polish chicken breed
Donald Judge / Flickr (Creative Commons)
  • Purpose: Ornamental
  • Eggs: White
  • Egg Size: Small
  • Color: Black, White, Golden
  • Comb Type: V-Shaped Comb

Though they were used as egg layers in the past, it seems that the primary use of modern Polish chickens is shifting to the ornamental side of the spectrum.

These birds will always be eye-candy, but their dependability as breakfast-producers will have to be proven. You need to judge your birds by who they are as individuals, not their breed!

Polish chickens are typically calm and tame birds. In a group of mixed breeds, their docile nature will usually place them at the bottom of the pecking order. If you decide to show your crazy-crested chickens, however, you’ll see that their adaptability to confinement, their willingness to be handled, and their generally gentle temperament will be quite handy indeed!


With an eye-popping headdress, the Polish chicken isn’t your average bird. Ornately decorated with a head-encircling spray of feathers, sometimes a beard, and a wide array of colors, these crested cuties are the darling of the exhibition hall.

But why limit their good looks to the catwalk? Perhaps this centuries-old breed could bring a touch of fancy flair to your backyard as well.

There’s a Price to Pay for Being Fabulous

While that glorious feather arrangement is the Polish chicken’s claim to fame, it is also its biggest hindrance. It has the potential to cause an array of problems. The crest does not win the Polish esteem among its chicken peers.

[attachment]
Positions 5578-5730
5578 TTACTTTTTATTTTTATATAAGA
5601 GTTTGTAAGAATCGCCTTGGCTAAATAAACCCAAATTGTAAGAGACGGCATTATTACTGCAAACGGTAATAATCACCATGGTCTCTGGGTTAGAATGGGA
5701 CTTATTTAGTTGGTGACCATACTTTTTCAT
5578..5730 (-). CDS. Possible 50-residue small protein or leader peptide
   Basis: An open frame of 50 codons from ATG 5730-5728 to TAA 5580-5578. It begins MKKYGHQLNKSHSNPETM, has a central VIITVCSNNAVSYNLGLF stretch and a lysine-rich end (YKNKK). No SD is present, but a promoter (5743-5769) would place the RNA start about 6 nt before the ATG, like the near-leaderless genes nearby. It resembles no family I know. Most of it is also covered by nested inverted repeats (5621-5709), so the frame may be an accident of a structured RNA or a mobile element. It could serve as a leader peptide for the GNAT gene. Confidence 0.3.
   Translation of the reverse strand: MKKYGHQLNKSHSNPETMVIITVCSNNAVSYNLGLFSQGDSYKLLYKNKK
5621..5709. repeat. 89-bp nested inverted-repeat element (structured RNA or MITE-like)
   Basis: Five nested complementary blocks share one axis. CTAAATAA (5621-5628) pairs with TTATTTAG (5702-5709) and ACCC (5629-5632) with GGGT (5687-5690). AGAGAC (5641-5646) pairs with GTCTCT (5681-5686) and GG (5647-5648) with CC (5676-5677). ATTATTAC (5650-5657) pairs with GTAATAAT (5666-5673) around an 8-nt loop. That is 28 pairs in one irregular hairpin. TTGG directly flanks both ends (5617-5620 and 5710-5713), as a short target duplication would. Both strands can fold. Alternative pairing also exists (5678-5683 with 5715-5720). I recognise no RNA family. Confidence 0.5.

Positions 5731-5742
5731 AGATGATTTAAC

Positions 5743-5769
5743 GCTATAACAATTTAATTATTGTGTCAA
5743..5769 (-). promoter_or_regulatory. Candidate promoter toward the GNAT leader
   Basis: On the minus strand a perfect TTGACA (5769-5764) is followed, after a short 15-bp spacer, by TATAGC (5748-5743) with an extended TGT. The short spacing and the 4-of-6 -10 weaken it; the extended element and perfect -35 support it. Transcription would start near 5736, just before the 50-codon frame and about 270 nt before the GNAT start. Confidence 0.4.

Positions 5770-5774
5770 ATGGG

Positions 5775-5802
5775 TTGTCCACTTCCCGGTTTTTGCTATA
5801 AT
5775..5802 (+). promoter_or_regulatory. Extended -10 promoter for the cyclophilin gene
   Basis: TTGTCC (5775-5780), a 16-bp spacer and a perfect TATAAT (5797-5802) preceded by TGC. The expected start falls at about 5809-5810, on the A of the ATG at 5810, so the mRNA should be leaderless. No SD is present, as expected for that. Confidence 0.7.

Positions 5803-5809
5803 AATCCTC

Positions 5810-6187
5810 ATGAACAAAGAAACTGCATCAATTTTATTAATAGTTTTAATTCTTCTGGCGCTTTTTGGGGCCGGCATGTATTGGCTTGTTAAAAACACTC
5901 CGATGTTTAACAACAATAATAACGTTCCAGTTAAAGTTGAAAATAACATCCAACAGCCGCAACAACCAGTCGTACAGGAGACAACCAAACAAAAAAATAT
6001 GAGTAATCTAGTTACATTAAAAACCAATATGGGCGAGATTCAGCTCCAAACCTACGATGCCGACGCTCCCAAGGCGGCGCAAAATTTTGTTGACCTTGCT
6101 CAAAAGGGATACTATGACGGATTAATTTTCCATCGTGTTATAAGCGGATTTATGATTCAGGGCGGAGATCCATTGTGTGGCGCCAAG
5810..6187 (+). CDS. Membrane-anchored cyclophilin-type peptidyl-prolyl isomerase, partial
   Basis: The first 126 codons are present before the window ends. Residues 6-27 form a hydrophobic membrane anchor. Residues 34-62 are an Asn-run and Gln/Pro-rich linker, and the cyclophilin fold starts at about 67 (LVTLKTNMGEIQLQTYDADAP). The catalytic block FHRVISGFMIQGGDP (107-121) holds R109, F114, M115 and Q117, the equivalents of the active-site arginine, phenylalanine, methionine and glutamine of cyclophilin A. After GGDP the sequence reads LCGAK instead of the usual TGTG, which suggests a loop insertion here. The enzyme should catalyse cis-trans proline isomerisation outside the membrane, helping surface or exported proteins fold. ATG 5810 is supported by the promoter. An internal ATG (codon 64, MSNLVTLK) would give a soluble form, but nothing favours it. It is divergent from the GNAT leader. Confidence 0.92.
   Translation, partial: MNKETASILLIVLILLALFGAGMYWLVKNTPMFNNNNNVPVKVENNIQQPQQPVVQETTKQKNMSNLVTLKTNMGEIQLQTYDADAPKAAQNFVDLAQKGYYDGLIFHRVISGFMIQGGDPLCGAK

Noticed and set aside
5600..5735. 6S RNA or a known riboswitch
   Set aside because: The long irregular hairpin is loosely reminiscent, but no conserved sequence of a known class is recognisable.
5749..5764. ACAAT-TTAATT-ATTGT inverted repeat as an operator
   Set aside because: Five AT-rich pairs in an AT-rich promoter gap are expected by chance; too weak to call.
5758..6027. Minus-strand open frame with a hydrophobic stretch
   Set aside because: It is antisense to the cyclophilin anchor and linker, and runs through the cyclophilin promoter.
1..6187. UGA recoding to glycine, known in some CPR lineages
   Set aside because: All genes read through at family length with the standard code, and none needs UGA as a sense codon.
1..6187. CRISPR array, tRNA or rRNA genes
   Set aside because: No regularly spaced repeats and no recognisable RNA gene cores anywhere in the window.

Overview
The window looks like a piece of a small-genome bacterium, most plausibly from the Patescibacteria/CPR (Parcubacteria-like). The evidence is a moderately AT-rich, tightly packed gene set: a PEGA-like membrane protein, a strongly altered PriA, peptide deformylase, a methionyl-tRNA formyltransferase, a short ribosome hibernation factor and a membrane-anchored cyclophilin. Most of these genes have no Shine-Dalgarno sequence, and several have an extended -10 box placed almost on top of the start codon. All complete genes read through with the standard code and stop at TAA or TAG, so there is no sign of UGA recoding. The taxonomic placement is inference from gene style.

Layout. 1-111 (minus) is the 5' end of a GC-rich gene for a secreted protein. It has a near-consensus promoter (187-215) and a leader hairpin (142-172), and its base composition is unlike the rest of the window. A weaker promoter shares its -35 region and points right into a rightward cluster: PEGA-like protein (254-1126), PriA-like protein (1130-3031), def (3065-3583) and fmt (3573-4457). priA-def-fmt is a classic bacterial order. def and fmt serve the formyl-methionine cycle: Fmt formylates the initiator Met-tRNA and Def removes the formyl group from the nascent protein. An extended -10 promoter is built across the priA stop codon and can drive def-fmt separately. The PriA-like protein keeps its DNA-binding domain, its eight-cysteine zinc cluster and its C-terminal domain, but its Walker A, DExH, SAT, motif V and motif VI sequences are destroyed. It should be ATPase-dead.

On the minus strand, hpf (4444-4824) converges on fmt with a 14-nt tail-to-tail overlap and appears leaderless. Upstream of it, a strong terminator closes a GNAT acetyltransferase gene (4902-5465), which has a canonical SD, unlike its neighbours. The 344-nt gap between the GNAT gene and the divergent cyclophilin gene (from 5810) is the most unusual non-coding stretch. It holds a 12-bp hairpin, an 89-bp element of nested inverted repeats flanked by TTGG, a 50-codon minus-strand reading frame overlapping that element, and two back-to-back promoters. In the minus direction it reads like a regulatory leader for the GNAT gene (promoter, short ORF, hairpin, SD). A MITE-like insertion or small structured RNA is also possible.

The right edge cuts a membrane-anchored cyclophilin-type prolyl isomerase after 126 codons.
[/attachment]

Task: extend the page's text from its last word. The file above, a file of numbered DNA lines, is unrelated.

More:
More dominant chickens may be prone to bullying gentle Polish birds and pulling the pronounced feathers. Be cautious when deciding to mix Polish chickens into a diverse flock, particularly if you have potentially aggressive chickens such as Rhode Island Reds, Malays, or Leghorns.

Feather lice and mites are also attracted to the crest, so your birds may need you to check them regularly to prevent infestation.

The crest also inhibits quite a bit of the Polish chicken’s ability to see. Though they are inherently calm and docile, they can be easily startled. Give your girls a heads up when you approach by whistling or softly talking to them and save them the heart attack!

These birds are great with warm weather, but cold weather isn’t their cup of tea. If their crest dips into their drinking water during freezing weather, ice can accumulate and cause further problems.

What’s the Yield?

The Polish chicken was once well-known for its egg-laying abilities, rivaling breeds like the prolific Leghorn. The show-appeal of that crest, however, led to the birds most recent breeding focusing on appearance alone. As such, the dependability of eggs from a Polish hen varies quite widely. You could get as many as four or as little as one small, white egg a week, depending on the individual.

Though you could really eat any chicken, these are not the meatiest choice. Males weigh 6 pounds and females 4.5.

They Aren’t Necessarily From Poland

Their name is misleading, as these crested chickens’ origins are certainly old, but also quite unknown. There is no evidence that they ever came from Poland! It’s thought that the name may come from their feathers’ resemblance to an old style of Polish hat, but no one really knows for sure.

What is known is that these birds have been recognized as a breed at least since the 16th century. There’s a statue of a crested chicken in Vatican City that seems to imply how old this breed really is!

Pictures of Polish Chickens

polish chicken
David Goehring / Flickr (Creative Commons)
polish chicken
David Goehring / Flickr (Creative Commons)


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